the two months is less than one per cent.
The number of individual transactions during A pril
was 7 per cent, larger than in A pril 1921. The average
amount of each transaction declined 5.4 per cent, from
$2.95 in April 1921, to $2.79 in April 1922.
Sales of both men’s and women’s ready-to-wear cloth­
ing were substantially larger than last year. Stores that
sell apparel exclusively reported an increase of more
than 8 per cent, in total sales. On the other hand mer­
chants report that sales of cotton, woolen and silk piece
goods, and notions and patterns were somewhat below
those of last year. This shift in sales appears to indi­
cate that many women who made their own clothing
during the period of highest prices of ready-made
clothing are now purchasing finished garments more
freely. Sales of house furnishings, especially furniture
and rugs, are considerably larger than those of last year.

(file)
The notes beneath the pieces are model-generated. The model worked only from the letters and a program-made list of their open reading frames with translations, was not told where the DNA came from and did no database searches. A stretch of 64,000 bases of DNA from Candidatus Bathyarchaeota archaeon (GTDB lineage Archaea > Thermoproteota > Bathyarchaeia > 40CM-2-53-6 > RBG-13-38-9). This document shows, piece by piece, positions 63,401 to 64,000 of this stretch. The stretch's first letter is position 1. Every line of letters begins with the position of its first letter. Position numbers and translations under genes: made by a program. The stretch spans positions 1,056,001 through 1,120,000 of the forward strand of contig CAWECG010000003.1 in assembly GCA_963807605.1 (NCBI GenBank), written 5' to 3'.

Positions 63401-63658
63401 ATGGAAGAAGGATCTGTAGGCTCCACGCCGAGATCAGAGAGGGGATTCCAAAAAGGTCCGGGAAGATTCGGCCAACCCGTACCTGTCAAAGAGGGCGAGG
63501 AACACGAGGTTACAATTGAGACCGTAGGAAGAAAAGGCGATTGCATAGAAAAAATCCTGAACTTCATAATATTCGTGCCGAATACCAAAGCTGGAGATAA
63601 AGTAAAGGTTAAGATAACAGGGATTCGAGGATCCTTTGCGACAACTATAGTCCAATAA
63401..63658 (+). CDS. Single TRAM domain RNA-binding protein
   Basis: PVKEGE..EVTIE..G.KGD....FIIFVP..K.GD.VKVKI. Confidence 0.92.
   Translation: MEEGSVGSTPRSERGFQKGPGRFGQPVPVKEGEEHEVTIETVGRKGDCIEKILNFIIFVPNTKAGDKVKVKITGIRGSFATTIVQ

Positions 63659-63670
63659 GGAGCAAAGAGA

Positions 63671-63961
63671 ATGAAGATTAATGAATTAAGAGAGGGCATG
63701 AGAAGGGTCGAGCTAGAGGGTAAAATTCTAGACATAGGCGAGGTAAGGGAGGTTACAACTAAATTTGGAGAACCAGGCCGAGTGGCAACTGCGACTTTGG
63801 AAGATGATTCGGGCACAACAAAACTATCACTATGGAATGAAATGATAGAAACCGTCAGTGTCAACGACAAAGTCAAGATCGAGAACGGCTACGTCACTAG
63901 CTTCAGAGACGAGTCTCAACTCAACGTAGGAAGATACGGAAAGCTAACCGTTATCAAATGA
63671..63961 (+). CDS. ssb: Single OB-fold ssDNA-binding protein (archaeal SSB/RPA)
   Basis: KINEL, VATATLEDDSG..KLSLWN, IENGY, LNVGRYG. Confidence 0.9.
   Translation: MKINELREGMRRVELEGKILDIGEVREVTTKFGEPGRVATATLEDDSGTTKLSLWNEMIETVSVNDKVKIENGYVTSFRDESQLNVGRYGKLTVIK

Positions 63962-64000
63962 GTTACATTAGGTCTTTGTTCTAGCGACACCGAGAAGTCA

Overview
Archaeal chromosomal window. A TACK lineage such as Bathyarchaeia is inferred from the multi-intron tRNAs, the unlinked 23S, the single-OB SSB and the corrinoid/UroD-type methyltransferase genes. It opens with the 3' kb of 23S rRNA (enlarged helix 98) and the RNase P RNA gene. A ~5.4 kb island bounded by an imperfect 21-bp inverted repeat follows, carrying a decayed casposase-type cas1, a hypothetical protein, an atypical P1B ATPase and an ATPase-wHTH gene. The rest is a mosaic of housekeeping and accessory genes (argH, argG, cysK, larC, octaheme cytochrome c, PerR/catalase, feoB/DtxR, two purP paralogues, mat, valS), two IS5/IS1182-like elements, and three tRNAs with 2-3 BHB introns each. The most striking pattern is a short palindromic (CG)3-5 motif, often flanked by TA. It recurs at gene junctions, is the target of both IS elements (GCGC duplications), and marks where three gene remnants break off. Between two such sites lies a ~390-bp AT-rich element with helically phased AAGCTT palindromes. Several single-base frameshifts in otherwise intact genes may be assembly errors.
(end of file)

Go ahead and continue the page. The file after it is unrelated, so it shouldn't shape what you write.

New York stores showed the largest increase in sales
during April, and this was sufficient to offset decreases
reported by stores in other cities. Detailed figures are
shown in the table that follows.
Dollar Value of
Sales

All Dept. Stores..
New Y o r k .. . .
Buffalo.............
Newark............
Rochester.........
Syracuse...........
Bridgeport. . . .
Elsewhere........
Apparel Stores...
Mail Ord. Houses




Stock on hand (Selling
Price)
M ay May M ay May

1,
1,
Apr. Apr. Apr. Apr.
1,
1919 1920 1921 1922 1919 1920 1921 1922
77 124 100 104
87 101 100 102
77 125 100 104
90 105 100 104
82 113 100 100
75
91 100
90
78
99 100
96
80 142 100 102
93
89 100
75
98
77 132 100
85
122 100
99 100
93
81
86
95
112 100 100
83 120 100
99
92 100
79
98
85 112 100 106
64 112 100 113
93 100 108
91
119 137 100 100

Stocks held on May 1 by the reporting stores, at the
selling price, amounted to $110,171,000, an increase of
nearly 4 per cent, over those held on the same date last
year. W hen price changes are taken into consideration
it is evident that the physical volume of merchandise
carried by the stores is considerably larger than that held
last spring. The ratio of stock to sales, however, re­
mains lower than in 1920. In that year the amount of
stocks carried by the department stores was, on the
average, equivalent to four times the monthly sales, or
to put it another way, stock turned over at the rate of
three times a year. In 1921, on the other hand, the
amount of stock carried averaged only 3
times the
value of monthly sales, or the stock turned over at the